During training in Camp Alger, Virginia, Young faced one of his most prominent instances of overt racism in the military. Because of Young’s skin color, one of the Southern recruits refused to salute Young although Young was the recruit’s superior, with the recruit saying he would never salute a “damn n*gger.” The recruit did however salute Young’s coat when set upon a chair.
Despite these setbacks however, Charles Young persisted, eventually rising to the rank of Captain and leading his men in the Philippines in February 1901. There he fought against insurgents on Samar Island and other Filipino regions. Not all of his men approved of Young’s leadership however, with one of his men, Taliaferro Miles Dewey writing in a letter that “if there is anything for which “dynamite” (Maj. Charles Young) should be commended it is his vigilance over the food that is given his men. When a man fails to get enough to eat all he has to do is to report the fact to the major and he will see that the soldier gets enough.”
Later on in the letter, Dewey writes that he believed that Young cared more about being promoted to Captain over the safety and well-being of his own men. Winslow Hobson of the 9th Ohio Battalion wrote that Young was the “king” and that “the major does not try as hard to please his colored visitors as he does the whites. We hope our friends will help us out of this.” After his military career, Young became the first African-American superintendent of Sequoia and General Grant National Parks. He would also be assigned as military attache in Haiti and Liberia.
In 1916, Young was awarded the Spingarn Medal by the NAACP for his lifetime achievements, and following his death in Nigeria, his body was returned to the U.S. where he was honored for his service with a full military funeral, public street proceeding, and burial at the Arlington National Cemetery, one of the first instances of an African-American soldier receiving this type of honor. Young’s life demonstrated the honor that African-Americans aspired to attain in society by climbing the social ranks of the U.S. military, thereby demonstrating their loyalty and love of country.
During the dawn of Jim Crow, many African-Afmericans wondered why they should be the ones responsible for taking up the “white man’s burden” around the world, particularly in the Philippines where they would actively play a role in assisting the oppression of their brown and colored cousins.
One of those African-Americans was David Fagen, a child of slaves who became a Buffalo Soldier that served in the Philippines. He would later become a man of mythical proportions and a household name for African-Americans at home with his most controversial decision during his time in the Philippines Campaign being his defection from the 24th Regiment of the U.S. army on November 17, 1899 to join the Filipino guerilla revolutionaries. Fagen defected due to the racism he faced in his regiment as well as the realization that he was assisting white Americans oppress the Filipinos even though white Americans were the same group oppressing his people at home. Fagen was well-liked by the Filipinos, and he was something of a legend to the Filipinos who called him “General Fagen.”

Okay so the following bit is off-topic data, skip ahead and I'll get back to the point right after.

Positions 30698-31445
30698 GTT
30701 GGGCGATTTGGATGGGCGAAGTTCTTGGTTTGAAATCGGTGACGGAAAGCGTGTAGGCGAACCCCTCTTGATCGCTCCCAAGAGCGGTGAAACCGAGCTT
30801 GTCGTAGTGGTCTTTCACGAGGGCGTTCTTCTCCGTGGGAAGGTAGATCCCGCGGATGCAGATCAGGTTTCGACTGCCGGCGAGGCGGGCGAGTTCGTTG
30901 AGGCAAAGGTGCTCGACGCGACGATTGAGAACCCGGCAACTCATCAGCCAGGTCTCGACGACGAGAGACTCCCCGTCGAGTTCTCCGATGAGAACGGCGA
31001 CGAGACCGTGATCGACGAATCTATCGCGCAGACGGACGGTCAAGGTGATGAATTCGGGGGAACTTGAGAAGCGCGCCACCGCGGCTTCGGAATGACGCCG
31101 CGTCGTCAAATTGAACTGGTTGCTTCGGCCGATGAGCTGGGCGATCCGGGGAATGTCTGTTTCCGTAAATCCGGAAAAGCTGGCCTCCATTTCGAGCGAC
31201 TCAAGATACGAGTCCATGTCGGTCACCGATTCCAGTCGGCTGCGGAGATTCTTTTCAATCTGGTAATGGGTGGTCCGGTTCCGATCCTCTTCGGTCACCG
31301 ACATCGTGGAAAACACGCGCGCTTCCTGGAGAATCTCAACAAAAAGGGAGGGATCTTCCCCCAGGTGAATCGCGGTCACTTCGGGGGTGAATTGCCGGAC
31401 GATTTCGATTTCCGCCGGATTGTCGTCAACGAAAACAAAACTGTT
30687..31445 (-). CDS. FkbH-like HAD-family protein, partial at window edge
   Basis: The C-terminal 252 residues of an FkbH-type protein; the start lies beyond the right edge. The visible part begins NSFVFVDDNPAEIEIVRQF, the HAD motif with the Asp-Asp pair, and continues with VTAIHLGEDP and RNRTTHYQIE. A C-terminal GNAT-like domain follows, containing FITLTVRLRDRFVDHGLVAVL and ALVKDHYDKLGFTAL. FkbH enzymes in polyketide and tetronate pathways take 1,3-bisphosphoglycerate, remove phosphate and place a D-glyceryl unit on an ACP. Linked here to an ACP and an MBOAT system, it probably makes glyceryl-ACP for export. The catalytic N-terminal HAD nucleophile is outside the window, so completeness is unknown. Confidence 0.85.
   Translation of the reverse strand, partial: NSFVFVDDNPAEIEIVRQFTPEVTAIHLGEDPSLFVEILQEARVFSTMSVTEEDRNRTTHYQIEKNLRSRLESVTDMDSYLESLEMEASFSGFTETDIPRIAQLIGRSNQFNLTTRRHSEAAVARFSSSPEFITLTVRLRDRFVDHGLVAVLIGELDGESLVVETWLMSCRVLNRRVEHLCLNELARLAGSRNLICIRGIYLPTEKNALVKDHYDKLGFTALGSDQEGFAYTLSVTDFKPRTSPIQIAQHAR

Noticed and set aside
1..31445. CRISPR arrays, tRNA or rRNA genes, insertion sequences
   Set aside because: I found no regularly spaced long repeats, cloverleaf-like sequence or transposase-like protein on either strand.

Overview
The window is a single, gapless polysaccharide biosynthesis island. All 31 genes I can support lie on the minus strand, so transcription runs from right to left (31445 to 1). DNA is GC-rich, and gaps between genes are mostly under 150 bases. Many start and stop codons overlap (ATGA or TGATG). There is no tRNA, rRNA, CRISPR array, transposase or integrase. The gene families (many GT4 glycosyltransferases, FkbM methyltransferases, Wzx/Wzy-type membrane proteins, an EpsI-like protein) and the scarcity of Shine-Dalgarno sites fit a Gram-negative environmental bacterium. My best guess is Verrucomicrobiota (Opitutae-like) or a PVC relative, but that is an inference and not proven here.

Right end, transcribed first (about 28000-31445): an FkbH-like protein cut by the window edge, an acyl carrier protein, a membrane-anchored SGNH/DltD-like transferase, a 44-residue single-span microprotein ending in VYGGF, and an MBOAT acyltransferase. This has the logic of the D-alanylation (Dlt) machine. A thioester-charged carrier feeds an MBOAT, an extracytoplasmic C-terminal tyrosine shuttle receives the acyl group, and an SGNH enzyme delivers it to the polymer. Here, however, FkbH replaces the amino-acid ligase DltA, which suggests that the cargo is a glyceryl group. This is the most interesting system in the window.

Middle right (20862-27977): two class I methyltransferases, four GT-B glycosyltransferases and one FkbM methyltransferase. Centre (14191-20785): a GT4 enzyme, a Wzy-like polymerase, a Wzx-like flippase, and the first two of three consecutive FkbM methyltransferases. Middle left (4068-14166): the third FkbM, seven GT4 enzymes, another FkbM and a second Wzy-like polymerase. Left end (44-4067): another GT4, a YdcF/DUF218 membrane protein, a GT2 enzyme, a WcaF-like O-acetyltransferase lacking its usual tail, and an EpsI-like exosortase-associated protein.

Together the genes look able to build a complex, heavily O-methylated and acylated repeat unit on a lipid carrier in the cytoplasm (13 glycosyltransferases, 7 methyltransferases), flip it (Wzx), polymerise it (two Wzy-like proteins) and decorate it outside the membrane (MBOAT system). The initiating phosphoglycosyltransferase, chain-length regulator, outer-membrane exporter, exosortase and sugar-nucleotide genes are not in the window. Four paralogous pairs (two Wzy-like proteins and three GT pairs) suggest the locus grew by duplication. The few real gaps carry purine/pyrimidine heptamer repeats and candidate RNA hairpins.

He led several raids against the U.S. army including the capture of a steam launch on the Pampanga River, vanishing into the dense jungles after looting the ship of its guns. Angered by his defection and attacks, a bounty of $600 was placed on Fagen’s head. While a bounty hunter revealed the head of a black man to authorities, it cannot be confirmed whether the head truly was Fagen’s, and no official records show a reward being given to the bounty hunter.
Fagen’s legacy ultimately represents that of someone who originally supported fighting on behalf of the U.S. until he realized what he was truly responsible for doing. A very unique example of ideology during this era, Fagen demonstrates an individual who could no longer go along with U.S. expansion and imperialism after seeing its atrocities, so much so that he was willing to switch sides in the conflict and have his name be dishonored for all of history.
The voices and opinions of African-Americans during this pivotal era of becoming a rising power and fledgling U.S. empire were crucial in that the Spanish-American War was one of the first major instances where African-Americans voiced their opinions regarding foreign policy and the direction of the United States as a nation following emancipation and the American Civil War. The voices of these 1890s African-Americans would give voice to future African-Americans in regard to speaking out both for and against U.S. involvement in events such as World War II, the Vietnam War, the Iraq War, involvement in the Arab Spring, and intervention in the Syrian Civil War.
While mostly non-interventionist in rhetoric, the African-Americans who played a role in shaping public opinion regarding the Spanish-American War, one of America’s most influential foreign policy decisions, would inspire future African-Americans in the foreign policy community such as General Benjamin O. Davis Jr (Commander of the Tuskegee Airmen in World War II), Condoleezza Rice (National Security Advisor and 66th Secretary of State under the Bush Administration), Colin Powell (Military General, Chair of Joint Chiefs of Staff, National Security Advisor, and 65th Secretary of State under the Bush Administration), as well as Barack Obama (former U..S. Senator and 44th U.S. President).
Much thanks to these African-Americans who used their voices to amplify the political voice of the African-American community.
Image Courtesy of Tattler Philippines.